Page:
Do you still have hair? Did you take up nail biting?
            Hey, what kind of – oh, you mean the waiting? No, and yes.
            Did you get advance reviews for the book? If so, did you publisher arrange those?
            My fiancée LOVED it.
The publisher sends out review copies, but since about 400,000 books are published – every year – just in the US and UK – a not-surprisingly large number slip by reviewers. By the way, 93% of those books sell less than a thousand copies, so no; I’m not giving you a loan against royalties.
            Okay, final question. Anyone?
            When will Storm Chaser come out on Amazon?

            Editor’s note: On June 16, Mark opened the door to discover his shipment of Storm Chaser print copies had arrived. Minutes later he was arrested for running into the street and kissing perfect strangers.
            Another Editor’s Note: A few hours after Mark submitted this column on June 19, Storm Chaser was made available on Protestors are requested to move their picket line to Barnes and Noble.

Close Call at House Fire (them, not me)

If you happen to see me around town and I seem to be in pain, it's because I fell backward onto my air pack while trying to pull a meter at a house fire early Wednesday morning. Just a ground level fall, but when you're falling onto that air tank and its harness, in a kind of twisty sideways/backward motion, it tends to jar and/or twist about every part of your body. On the brighter side, I felt fine until later in the day. Maybe not "fine".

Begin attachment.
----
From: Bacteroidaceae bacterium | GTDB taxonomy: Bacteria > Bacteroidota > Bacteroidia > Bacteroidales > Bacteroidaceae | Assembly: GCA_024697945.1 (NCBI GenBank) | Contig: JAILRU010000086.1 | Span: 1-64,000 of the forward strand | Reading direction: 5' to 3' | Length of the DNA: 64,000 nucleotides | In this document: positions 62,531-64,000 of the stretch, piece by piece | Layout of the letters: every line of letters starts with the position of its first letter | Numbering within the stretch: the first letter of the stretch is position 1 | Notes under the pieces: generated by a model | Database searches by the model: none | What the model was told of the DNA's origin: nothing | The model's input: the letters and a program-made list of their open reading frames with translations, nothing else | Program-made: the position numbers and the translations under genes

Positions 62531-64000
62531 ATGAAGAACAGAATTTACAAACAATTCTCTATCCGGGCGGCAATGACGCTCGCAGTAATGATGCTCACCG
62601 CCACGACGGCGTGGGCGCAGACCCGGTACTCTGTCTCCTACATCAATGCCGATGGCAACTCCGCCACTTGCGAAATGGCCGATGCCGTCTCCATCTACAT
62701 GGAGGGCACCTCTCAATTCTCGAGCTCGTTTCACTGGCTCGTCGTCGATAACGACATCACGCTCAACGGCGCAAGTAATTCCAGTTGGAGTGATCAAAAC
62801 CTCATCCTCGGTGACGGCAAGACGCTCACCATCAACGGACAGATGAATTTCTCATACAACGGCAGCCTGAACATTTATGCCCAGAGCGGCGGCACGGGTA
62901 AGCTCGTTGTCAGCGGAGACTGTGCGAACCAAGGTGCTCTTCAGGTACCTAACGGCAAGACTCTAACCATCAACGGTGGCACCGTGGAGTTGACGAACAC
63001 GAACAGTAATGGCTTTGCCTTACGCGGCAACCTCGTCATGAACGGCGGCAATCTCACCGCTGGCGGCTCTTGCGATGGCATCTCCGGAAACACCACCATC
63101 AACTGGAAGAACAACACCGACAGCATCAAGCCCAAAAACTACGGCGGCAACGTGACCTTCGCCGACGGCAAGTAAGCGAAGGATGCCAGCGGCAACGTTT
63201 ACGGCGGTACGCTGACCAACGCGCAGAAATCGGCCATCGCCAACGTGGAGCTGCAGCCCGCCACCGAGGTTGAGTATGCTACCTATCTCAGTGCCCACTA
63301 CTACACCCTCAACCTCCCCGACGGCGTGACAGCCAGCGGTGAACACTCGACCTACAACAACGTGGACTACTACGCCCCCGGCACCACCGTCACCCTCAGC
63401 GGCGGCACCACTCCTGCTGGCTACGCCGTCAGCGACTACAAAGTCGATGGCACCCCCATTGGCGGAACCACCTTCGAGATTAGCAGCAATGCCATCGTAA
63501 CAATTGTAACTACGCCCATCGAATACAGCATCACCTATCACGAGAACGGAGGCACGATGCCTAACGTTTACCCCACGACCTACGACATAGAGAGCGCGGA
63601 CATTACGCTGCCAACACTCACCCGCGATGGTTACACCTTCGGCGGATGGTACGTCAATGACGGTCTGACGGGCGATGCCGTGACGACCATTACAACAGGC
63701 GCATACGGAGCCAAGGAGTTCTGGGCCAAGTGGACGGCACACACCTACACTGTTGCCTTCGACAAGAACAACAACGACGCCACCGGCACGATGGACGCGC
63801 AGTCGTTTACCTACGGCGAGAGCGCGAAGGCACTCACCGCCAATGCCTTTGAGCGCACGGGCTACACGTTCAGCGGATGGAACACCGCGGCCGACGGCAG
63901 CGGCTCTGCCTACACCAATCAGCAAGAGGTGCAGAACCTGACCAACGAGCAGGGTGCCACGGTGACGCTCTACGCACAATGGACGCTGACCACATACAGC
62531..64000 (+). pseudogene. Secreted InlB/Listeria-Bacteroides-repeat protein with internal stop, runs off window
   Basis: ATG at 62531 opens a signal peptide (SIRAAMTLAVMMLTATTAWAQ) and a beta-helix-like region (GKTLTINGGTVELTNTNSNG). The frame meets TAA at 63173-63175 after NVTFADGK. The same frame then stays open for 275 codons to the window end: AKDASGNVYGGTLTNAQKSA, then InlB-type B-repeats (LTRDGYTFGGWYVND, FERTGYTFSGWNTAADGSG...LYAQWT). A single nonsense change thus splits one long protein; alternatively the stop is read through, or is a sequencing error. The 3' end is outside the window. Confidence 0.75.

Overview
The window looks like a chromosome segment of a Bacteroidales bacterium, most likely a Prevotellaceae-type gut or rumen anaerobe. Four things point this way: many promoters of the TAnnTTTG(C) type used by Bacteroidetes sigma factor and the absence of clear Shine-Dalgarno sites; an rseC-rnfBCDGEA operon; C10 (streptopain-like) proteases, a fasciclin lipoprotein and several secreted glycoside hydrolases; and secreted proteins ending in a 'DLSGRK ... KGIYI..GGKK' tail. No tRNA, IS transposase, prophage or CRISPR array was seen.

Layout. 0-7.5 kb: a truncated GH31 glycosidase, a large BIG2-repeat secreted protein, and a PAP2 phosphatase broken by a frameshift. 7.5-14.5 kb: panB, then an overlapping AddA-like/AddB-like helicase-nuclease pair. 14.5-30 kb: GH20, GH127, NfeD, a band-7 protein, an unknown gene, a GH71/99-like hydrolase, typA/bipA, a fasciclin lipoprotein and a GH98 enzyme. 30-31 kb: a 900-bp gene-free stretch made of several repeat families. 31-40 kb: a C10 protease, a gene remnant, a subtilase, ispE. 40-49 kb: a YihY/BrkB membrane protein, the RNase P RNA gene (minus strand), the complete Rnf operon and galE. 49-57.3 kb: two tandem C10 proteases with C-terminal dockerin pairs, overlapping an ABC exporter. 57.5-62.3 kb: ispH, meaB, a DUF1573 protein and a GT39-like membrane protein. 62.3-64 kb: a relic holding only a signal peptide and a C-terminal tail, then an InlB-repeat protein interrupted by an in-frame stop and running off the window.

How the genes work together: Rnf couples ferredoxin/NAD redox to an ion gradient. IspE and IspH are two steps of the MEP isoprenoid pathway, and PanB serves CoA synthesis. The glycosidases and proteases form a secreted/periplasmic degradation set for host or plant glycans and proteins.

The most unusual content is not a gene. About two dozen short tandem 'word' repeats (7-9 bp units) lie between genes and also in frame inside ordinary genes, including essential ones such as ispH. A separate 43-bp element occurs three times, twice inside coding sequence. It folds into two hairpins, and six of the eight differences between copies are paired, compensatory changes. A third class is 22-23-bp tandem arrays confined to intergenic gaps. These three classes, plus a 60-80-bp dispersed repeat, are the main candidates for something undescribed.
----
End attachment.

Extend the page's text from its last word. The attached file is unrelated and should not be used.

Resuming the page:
I was using something called a TNT Tool to pull the lock off the electric meter, so we could shut power off to the house; you're be surprised how unpleasant it is to contact a live power line, with all the insulation burned off, while pulling a ceiling with a metal tipped pole or spraying water around. When the lock broke free it threw me off balance, and those TNT tools are
heavy. Thus, the embarrassing falling. I have no idea if anyone witnessed it. I'm also not sure if anyone saw me try to force the side door, but I kind of hope not, as it turned out there was heavy furniture behind it and I couldn't get the thing open. The window smashed out very nicely though, and the guys told me later that helped the ventilation process nicely.

At no time did a roof fall on my head. (A little
Storm Chaser inside joke, there.)

     An Albion area couple barely escaped a fire that swept through their Upper Long Lake home early Wednesday, June 23.

     Susan and Gary Tackett were both sleeping when flames began to spread through their residence at 0371 N Oakwood Drive, according to the Albion Fire Department. Susan Tackett awakened to discover heavy smoke filling the building and woke her husband; after they got out she reportedly went back in to try and retrieve a family dog, but was trapped in a bedroom by the spreading flames and blinding smoke. Gary Tackett assisted her through a window before emergency units arrived.